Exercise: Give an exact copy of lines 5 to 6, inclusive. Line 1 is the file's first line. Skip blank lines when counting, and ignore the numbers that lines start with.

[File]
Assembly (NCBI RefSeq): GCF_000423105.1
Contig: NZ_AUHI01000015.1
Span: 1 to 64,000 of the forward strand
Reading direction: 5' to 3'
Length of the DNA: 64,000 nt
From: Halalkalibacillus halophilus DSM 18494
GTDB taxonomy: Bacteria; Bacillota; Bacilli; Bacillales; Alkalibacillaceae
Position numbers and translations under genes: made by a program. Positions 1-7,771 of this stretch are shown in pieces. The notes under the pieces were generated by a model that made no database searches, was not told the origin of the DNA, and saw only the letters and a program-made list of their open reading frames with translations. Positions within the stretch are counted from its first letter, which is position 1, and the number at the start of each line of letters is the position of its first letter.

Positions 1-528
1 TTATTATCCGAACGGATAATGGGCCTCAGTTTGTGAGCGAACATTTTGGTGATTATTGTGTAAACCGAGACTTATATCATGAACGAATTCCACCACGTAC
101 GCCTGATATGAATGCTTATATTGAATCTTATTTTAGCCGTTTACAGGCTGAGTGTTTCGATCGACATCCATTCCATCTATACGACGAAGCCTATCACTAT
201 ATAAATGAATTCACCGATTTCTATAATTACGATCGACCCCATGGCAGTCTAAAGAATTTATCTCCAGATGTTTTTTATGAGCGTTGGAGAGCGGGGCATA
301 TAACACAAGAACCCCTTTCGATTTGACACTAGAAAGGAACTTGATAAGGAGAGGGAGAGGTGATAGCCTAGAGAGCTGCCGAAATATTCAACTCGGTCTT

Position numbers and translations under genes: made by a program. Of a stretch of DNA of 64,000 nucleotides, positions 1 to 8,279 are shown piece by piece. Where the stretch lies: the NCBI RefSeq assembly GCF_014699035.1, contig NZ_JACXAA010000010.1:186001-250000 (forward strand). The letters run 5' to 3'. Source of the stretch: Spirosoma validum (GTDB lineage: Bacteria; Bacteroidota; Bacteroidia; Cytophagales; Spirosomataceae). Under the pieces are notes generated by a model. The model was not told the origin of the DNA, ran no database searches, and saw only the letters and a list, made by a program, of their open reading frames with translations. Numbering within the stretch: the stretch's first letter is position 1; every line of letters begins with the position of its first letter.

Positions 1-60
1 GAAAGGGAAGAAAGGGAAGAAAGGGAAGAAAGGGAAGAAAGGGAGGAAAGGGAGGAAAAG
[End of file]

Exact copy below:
Length of the DNA: 64,000 nt
From: Halalkalibacillus halophilus DSM 18494